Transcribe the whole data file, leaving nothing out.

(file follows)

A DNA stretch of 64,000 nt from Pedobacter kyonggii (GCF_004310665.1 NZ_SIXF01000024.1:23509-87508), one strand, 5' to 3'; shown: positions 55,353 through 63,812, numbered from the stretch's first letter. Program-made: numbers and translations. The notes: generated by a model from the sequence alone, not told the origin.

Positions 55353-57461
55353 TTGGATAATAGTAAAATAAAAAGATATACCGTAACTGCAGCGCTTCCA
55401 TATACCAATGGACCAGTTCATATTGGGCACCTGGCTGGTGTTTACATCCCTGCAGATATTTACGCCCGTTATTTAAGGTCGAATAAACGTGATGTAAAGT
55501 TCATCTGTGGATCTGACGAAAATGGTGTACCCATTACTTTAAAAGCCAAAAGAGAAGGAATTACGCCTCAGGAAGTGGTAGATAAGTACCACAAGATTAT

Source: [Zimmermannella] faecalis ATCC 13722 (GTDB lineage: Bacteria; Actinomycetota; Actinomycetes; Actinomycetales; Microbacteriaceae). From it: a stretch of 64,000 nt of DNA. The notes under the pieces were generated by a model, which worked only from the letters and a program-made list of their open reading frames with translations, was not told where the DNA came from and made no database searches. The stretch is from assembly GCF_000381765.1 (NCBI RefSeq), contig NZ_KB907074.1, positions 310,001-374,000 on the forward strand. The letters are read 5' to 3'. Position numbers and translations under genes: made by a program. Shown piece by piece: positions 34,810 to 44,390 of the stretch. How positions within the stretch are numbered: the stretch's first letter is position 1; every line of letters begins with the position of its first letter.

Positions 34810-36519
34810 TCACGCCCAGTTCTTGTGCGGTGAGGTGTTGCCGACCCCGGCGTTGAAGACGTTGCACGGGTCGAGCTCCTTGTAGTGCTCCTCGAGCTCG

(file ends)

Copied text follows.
A DNA stretch of 64,000 nt from Pedobacter kyonggii (GCF_004310665.1 NZ_SIXF01000024.1:23509-87508), one strand, 5' to 3'; shown: positions 55,353 through 63,812, numbered from the stretch's first letter. Program-made: numbers and translations. The notes: generated by a model from the sequence alone, not told the origin.

Positions 55353-57461
55353 TTGGATAATAGTAAAATAAAAAGATATACCGTAACTGCAGCGCTTCCA
55401 TATACCAATGGACCAGTTCATATTGGGCACCTGGCTGGTGTTTACATCCCTGCAGATATTTACGCCCGTTATTTAAGGTCGAATAAACGTGATGTAAAGT
55501 TCATCTGTGGATCTGACGAAAATGGTGTACCCATTACTTTAAAAGCCAAAAGAGAAGGAATTACGCCTCAGGAAGTGGTAGATAAGTACCACAAGATTAT

Source: [Zimmermannella] faecalis ATCC 13722 (GTDB lineage: Bacteria; Actinomycetota; Actinomycetes; Actinomycetales; Microbacteriaceae). From it: a stretch of 64,000 nt of DNA. The notes under the pieces were generated by a model, which worked only from the letters and a program-made list of their open reading frames with translations, was not told where the DNA came from and made no database searches. The stretch is from assembly GCF_000381765.1 (NCBI RefSeq), contig NZ_KB907074.1, positions 310,001-374,000 on the forward strand. The letters are read 5' to 3'. Position numbers and translations under genes: made by a program. Shown piece by piece: positions 34,810 to 44,390 of the stretch. How positions within the stretch are numbered: the stretch's first letter is position 1; every line of letters begins with the position of its first letter.

Positions 34810-36519
34810 TCACGCCCAGTTCTTGTGCGGTGAGGTGTTGCCGACCCCGGCGTTGAAGACGTTGCACGGGTCGAGCTCCTTGTAGTGCTCCTCGAGCTCG